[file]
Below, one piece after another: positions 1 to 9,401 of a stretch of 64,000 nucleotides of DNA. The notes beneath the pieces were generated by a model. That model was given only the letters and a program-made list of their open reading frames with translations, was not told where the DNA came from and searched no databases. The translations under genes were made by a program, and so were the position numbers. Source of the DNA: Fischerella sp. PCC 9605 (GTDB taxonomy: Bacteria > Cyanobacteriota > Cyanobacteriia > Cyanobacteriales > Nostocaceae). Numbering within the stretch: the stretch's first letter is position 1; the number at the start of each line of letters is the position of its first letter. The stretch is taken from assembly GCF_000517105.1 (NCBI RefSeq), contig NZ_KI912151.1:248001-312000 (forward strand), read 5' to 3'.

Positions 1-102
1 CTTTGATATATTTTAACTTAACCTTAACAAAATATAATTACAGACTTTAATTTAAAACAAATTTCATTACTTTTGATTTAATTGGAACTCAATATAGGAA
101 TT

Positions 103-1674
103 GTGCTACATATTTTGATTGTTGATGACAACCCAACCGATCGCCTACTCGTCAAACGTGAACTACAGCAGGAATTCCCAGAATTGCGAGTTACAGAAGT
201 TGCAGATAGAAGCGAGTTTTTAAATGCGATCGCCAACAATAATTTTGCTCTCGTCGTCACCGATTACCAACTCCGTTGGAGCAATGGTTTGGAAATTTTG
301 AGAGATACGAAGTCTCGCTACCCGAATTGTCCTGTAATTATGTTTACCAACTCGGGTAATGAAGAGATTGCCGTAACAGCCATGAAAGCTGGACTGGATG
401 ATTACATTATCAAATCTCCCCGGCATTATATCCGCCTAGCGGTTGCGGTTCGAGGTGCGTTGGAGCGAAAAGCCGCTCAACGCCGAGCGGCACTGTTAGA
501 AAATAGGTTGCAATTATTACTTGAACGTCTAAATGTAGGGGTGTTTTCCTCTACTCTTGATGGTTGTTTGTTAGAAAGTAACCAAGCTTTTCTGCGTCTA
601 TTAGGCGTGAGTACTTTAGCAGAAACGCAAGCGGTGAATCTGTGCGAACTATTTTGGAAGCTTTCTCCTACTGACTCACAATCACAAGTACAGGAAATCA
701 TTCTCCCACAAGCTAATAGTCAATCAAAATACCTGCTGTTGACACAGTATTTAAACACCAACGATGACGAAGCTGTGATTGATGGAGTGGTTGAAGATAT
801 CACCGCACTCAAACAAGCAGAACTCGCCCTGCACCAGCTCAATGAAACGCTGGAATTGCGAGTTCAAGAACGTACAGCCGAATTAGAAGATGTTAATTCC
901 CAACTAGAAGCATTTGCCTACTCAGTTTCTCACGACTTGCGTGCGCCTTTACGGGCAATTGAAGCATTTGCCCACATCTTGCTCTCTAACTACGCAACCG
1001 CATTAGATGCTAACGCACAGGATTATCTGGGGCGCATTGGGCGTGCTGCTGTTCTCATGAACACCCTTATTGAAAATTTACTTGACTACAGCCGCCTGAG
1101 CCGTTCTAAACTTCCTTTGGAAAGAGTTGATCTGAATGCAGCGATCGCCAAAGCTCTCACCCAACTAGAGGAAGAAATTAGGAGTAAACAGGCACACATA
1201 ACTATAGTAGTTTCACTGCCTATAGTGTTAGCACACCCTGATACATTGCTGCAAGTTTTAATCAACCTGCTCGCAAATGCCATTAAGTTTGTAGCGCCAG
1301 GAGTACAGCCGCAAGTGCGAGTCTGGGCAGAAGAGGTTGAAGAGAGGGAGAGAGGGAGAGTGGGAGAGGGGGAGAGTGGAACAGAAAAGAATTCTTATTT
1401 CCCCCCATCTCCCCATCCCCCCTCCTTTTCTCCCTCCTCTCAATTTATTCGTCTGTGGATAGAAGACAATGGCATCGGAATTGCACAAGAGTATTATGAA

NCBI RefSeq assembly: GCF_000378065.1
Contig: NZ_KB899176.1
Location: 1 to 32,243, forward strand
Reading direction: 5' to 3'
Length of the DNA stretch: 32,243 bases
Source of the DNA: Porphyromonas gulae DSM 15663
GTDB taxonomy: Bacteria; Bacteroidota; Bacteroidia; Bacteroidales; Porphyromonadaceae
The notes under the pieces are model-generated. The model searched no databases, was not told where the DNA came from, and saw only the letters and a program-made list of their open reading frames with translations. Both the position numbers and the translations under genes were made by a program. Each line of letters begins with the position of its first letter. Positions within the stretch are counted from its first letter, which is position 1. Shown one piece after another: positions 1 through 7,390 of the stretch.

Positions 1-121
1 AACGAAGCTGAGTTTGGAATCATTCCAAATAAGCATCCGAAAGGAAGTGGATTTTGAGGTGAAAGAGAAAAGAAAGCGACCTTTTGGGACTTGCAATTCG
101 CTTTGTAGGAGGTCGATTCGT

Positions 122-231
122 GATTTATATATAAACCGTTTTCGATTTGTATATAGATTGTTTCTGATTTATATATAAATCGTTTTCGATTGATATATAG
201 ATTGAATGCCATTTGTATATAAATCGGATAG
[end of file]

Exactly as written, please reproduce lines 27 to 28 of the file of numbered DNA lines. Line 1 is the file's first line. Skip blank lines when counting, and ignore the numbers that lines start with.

The notes under the pieces are model-generated. The model searched no databases, was not told where the DNA came from, and saw only the letters and a program-made list of their open reading frames with translations. Both the position numbers and the translations under genes were made by a program. Each line of letters begins with the position of its first letter. Positions within the stretch are counted from its first letter, which is position 1. Shown one piece after another: positions 1 through 7,390 of the stretch.

Positions 1-121